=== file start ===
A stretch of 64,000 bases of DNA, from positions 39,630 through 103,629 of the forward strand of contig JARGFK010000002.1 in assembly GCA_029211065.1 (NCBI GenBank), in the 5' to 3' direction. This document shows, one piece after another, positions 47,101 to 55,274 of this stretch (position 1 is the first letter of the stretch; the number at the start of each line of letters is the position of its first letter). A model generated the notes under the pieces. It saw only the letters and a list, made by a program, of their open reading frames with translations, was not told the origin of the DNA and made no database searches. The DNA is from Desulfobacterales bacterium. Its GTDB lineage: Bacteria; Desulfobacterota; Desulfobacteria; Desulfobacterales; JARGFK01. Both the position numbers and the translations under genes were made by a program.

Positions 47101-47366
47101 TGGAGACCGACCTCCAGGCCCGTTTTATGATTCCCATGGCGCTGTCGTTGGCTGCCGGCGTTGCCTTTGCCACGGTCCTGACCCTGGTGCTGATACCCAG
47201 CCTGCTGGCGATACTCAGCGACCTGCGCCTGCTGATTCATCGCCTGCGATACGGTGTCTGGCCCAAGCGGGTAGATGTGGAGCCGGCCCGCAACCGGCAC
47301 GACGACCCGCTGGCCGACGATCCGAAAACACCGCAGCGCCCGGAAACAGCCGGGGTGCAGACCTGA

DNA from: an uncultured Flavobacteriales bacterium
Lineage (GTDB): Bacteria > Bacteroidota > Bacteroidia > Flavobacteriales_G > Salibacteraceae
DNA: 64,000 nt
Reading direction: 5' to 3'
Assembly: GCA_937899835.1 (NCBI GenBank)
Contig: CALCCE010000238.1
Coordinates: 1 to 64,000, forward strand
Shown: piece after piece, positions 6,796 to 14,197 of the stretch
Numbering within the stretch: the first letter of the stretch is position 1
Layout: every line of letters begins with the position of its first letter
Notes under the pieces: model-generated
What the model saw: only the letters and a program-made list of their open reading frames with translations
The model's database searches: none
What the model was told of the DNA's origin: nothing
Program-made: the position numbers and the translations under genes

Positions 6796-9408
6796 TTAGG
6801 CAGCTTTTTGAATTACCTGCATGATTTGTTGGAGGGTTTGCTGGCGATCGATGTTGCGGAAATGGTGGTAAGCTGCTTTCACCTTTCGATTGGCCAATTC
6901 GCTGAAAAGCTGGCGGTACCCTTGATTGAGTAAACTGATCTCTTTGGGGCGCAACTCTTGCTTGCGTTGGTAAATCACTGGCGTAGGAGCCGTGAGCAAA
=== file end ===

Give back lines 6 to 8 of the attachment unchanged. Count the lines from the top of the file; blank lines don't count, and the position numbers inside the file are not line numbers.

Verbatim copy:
DNA from: an uncultured Flavobacteriales bacterium
Lineage (GTDB): Bacteria > Bacteroidota > Bacteroidia > Flavobacteriales_G > Salibacteraceae
DNA: 64,000 nt